In any case, there was far more to occupy the conversation; primarily the performance of Mike Catt at stand-off for Bath - his preferred position. It is the one he wants to be selected at for England, and, if the British Lions manager, Fran Cotton, has his way, it is the position for which Catt will be selected to play on next year's tour of his native land, South Africa.
Cotton was on his first scouting mission in his lofty role and what he saw of the talented Catt in what was an otherwise disappointing Courage First Division match on Saturday prompted him to say: "England should be looking to play Catt at fly-half, there's no doubt about that. He is wasted at full-back. He has a bigger contribution to make at stand-off."
Catt has had just one game in the No 10 shirt for England, and that was against the world champions, South Africa, at Twickenham last November.
"Getting just 80 minutes as first choice fly-half at international level is quite hard," he admitted. "I'd like to think I could run an England game from stand-off. And I am employed as a No 10 by Bath; it's a job description these days."
Catt certainly looked comfortable in the role and his electrifying breaks - especially in a generally dull first half reminiscent of the pre-professional era, with both sides at times playing like a bunch of amateurs - lifted spirits briefly. Penalties were the order of the day until after the interval, when Bath finally woke up.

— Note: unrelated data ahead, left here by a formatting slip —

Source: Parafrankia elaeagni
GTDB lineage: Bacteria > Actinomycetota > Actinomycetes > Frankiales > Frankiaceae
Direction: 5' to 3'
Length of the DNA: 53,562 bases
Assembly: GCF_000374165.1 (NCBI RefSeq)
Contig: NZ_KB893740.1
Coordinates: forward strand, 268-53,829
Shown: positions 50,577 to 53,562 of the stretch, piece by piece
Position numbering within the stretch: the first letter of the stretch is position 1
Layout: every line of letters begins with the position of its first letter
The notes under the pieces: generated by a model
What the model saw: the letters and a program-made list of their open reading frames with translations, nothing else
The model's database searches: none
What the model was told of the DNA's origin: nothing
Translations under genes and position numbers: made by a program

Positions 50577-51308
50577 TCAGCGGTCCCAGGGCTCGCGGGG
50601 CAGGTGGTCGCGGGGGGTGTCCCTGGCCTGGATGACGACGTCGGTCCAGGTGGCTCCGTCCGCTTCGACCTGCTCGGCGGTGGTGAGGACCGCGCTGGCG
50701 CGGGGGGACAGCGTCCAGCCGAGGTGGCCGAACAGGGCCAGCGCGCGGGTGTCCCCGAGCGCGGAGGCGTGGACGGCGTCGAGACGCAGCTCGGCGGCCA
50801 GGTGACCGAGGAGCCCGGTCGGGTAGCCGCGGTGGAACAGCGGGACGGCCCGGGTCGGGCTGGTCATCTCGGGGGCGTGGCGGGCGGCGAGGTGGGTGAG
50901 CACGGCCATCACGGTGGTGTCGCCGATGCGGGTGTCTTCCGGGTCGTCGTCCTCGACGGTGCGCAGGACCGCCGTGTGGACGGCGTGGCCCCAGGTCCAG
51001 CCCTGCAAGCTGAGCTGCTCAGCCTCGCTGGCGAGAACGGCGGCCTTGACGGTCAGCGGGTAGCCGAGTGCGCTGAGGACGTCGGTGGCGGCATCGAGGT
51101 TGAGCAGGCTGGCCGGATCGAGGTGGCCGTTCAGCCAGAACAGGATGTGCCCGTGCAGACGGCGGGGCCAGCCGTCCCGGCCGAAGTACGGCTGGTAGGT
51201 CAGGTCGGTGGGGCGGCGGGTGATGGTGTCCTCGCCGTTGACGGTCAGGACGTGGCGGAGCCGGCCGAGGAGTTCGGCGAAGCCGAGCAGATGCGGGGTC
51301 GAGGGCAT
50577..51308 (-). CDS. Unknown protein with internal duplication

Catt followed up Bath's opening try by Andy Nicol with a stunning solo effort. He accelerated through a gap like a Williams-Renault, chipped delicately over John Liley and beat Will Greenwood to the touchdown. It was Catt who made certain of Jeremy Guscott's fine try, the England centre looking sharper than he has done for a long while. But it was a propensity to concede penalties - and silly ones at that - plus a poor performance at the line-outs which eventually proved Bath's undoing.
Leicester, still smarting from last week's defeat at Saracens, regrouped well. Even without Dean Richards (injured) and Neil Back (suspended), they managed to contain. The flanker John Wells was awesome and the tighthead prop Darren Garforth was a revelation in the loose, putting in some big hits on Bath's probing pack as they surged forward.
A string of five penalties in a minute close to their line, and the impending final whistle, finally prompted the referee, Ed Morrison, to award the penalty try for Bath killing the ball to prevent a probable score.
There was no panicking in the Bath dressing-room afterwards, though. As Catt said: "It's a long season and the club with the biggest squad is likely to come out on top."
Leicester: Try Penalty try; Conversion Liley; Penalties Liley 7. Bath: Tries Nicol, Catt, Guscott; Conversions Callard 2; Penalties Callard 2.
Leicester: J Liley; S Hackney, S Potter, W Greenwood, R Underwood (capt); N Malone, A Healey; G Rowntree, R Cockerill, D Garforth, M Johnson, M Poole, J Wells, E Miller, W Johnson.
Bath: J Callard; J Sleightholme, P de Glanville (capt), J Guscott, A Adebayo; M Catt, A Nicol; D Hilton, G Adams, V Ubogu, M Haag, N Redman, A Robinson, R Webster, E Peters.
Referee: E Morrison (Bristol).Reuse content